Security through obscurity is the most commonly used strategy to protect our WordPress sites from attacks. It is based on the belief that a system is secure as long as outsiders can’t find out details about its internal mechanism. Security through obscurity is achieved by hiding the important parts like login and admin pages, admin username, content folder, etc. It is somewhat like hiding the main door to your house behind a lot of bushes and expecting your house to be completely safe. This tactic might discourage a novice but will be of no significance to a seasoned robber. Similarly, obscurity provides only a minimal layer of protection to your site. Nevertheless a lot of people still believe in obscurity.So are there any benefits at all with obscurity?
Obscurity is useful in the case of brute force attacks. In such attacks, hackers use automated scripts to break into your site. These bots check for the default components like the “admin” username, “wp-login.php” page, tables starting with the prefix “wp_”, etc. Obscurity can be an effective solution in mitigating these attacks. Besides, steps like renaming the database prefix or the default admin username are easy to understand and implement. They hardly take much time and don’t require you to buy any fancy plugins or premium services. Given all these reasons it is no surprise that security through obscurity is very popular with WordPress users. However, using obscurity as the only layer of defense will not suffice. It offers little protection in an era where evil-doers have thorough knowledge of WordPress and use every trick in the book to exploit vulnerabilities.
Almost all the WordPress security plugins primarily focus on login security. Since obscurity provides the simplest way of protecting against these login attacks, the plugins fiercely promote these methods. But as we proved in our article Does your WordPress Security Plugin really secure your site?, these plugins fail to protect us in other forms of attacks. Besides, the common measures of obscurity also bring their own set of problems.
- Hiding admin user – This is possibly the most recommended method and can be helpful against login attacks. However, there are ways in which your admin account can still be compromised. For example, the admin account name can still be identified by looking at the author pages.We need to tread with caution while relying too much on this tactic for security.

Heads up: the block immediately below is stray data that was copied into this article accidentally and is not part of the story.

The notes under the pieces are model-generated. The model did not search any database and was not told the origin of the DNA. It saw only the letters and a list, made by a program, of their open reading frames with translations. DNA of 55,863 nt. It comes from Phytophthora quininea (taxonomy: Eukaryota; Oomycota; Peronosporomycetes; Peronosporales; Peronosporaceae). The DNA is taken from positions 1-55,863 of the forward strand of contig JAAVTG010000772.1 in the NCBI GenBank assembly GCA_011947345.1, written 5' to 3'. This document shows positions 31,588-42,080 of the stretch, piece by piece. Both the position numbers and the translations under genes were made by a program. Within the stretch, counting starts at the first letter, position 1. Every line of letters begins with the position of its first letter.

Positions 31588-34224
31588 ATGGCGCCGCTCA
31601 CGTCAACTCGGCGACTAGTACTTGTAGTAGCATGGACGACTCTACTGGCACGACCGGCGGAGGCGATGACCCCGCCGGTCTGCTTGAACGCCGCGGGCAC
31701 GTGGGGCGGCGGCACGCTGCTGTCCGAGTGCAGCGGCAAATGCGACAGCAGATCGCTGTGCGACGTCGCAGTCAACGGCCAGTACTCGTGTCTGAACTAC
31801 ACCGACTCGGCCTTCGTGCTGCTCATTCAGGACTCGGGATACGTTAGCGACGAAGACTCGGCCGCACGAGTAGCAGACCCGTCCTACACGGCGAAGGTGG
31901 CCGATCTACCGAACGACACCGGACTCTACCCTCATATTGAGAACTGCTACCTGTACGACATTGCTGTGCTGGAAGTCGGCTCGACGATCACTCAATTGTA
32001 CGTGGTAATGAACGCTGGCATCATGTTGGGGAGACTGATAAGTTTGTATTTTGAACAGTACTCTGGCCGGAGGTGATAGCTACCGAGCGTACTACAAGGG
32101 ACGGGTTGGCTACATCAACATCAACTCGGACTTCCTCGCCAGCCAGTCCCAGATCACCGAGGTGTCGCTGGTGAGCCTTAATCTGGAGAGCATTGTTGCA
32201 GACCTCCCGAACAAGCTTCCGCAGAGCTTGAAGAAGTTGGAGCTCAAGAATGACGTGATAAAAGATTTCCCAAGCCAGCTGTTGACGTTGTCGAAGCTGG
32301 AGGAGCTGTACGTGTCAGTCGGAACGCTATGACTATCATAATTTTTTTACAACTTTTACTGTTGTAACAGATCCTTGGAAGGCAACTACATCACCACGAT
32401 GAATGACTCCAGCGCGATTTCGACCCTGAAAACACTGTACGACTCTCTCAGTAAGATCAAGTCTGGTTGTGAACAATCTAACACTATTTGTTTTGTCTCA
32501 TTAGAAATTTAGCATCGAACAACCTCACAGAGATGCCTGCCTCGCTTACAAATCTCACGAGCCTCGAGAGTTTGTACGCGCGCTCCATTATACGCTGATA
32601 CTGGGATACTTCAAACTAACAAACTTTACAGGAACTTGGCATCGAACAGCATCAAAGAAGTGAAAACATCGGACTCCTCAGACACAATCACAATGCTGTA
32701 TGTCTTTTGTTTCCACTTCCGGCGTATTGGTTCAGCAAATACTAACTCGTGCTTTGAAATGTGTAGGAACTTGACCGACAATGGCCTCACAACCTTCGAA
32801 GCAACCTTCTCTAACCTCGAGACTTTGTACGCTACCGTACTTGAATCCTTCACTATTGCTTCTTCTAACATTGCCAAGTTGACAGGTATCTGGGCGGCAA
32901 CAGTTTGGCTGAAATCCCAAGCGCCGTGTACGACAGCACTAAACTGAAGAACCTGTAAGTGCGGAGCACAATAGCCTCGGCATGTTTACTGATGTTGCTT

- Changing the default DB prefix – WordPress uses the “wp_” prefix for all the tables by default. Changing this to a unique prefix can be helpful in hiding table names, especially critical ones like users and options. However, the table name can still be extracted with SQL injection attacks. But coupled with a good firewall, changing the DB prefix can be effective solution to protect your DB. Changing the DB prefix on an existing WordPress site, however, is not a trivial step. It can really mess up your database and even break your site. So you need to be very careful while adopting this measure.
- Hiding login page – This involves changing the login page from wp-login.php to something less obvious. This is again quite easy to circumvent for experienced hackers. Moreover, it makes it hard for users to access your site and can even break WordPress.
- Hiding WordPress version – This is the mostly ineffective obscure measure and this is a sheer waste of time. There are multiple ways to find the WordPress version and nearly impossible to hide them all. Besides, most attackers don’t even look for the WordPress version anymore. Like other methods, this too can mess with the functioning of your site.
- Renaming wp-content/wp-admin/wp-includes folder – This is as obscure as it can get. Renaming the content, admin, and includes folders does little to protect the information they store. This can cause major issues in the working of your site and may even lead to a crash. In toto, not worth the effort.
- Hiding WordPress altogether – This step is fraught with issues and you shouldn’t even bother with it if you value your site.
Security only by obscurity is moot. However, adding obscurity as an extra layer to a site that already has good defenses in place may be effective. We are not big fans of this strategy though. What makes it worse is the over emphasis that security plugins lay on these methods. Using these techniques mostly give you a false sense of security and only do more harm than good in 99% of cases. Obscurity doesn’t bring safety.